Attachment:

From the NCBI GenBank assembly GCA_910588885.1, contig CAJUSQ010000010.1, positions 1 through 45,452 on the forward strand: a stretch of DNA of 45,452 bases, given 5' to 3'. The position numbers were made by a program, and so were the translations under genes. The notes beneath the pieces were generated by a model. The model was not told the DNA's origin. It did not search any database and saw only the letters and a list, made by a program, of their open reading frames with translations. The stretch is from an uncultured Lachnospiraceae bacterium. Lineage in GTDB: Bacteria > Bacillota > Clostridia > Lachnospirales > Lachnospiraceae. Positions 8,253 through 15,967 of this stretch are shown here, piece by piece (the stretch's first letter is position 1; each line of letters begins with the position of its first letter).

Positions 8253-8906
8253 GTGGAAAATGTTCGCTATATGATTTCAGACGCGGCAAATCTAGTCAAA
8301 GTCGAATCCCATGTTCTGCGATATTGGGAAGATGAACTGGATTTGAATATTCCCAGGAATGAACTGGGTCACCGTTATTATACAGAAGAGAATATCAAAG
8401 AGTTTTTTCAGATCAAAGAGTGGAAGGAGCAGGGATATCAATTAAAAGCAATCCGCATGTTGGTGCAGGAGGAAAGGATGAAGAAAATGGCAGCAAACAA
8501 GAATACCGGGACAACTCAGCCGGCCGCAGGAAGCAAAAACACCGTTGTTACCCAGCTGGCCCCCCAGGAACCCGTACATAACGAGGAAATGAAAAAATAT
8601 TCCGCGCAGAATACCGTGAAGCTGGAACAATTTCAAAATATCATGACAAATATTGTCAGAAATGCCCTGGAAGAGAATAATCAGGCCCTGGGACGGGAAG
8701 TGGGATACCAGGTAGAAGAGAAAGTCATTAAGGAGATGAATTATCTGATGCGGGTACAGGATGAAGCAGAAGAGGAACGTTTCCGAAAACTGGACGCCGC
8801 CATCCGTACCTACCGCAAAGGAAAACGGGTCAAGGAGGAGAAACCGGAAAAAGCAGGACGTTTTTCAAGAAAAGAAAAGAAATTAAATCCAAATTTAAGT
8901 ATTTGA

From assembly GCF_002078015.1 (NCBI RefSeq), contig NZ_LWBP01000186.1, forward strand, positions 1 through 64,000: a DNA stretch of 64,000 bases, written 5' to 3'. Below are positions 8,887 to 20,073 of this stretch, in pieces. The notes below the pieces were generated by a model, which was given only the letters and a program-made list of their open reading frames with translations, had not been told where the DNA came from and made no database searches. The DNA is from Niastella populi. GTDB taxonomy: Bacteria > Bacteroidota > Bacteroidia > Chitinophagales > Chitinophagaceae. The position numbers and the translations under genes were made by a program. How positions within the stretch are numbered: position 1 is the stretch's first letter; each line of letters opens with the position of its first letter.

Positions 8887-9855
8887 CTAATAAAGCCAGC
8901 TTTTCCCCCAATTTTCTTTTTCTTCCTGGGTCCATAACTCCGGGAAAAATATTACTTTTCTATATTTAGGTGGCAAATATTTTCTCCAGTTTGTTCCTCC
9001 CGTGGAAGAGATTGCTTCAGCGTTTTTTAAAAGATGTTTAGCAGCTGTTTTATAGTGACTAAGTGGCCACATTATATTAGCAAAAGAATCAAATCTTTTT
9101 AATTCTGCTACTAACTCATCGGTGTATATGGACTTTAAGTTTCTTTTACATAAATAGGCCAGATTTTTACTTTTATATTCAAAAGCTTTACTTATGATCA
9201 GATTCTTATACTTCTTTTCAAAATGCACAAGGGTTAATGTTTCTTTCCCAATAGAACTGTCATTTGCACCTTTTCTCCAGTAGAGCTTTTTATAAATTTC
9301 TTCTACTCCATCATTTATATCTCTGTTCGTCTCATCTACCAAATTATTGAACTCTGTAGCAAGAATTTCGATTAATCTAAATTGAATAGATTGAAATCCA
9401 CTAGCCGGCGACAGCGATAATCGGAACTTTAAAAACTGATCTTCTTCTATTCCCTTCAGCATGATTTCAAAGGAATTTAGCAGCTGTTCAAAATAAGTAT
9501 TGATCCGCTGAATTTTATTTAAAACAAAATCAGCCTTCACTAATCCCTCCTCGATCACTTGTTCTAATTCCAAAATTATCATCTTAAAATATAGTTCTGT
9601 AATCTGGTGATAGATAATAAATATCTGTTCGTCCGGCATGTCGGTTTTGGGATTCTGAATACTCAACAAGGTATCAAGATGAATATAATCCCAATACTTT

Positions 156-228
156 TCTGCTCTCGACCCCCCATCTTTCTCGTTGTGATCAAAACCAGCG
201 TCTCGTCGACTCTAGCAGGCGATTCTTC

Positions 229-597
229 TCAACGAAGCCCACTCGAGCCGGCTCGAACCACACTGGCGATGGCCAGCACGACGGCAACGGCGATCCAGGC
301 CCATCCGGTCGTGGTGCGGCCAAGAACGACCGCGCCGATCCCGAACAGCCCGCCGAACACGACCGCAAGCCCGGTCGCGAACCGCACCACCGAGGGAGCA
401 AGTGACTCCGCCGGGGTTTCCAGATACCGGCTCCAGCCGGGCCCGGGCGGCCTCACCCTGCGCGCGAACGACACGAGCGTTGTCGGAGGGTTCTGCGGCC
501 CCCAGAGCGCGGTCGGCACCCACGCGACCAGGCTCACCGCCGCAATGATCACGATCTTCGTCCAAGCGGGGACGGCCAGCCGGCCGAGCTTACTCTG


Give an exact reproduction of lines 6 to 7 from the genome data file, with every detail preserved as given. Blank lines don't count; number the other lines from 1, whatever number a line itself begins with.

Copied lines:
8501 GAATACCGGGACAACTCAGCCGGCCGCAGGAAGCAAAAACACCGTTGTTACCCAGCTGGCCCCCCAGGAACCCGTACATAACGAGGAAATGAAAAAATAT
8601 TCCGCGCAGAATACCGTGAAGCTGGAACAATTTCAAAATATCATGACAAATATTGTCAGAAATGCCCTGGAAGAGAATAATCAGGCCCTGGGACGGGAAG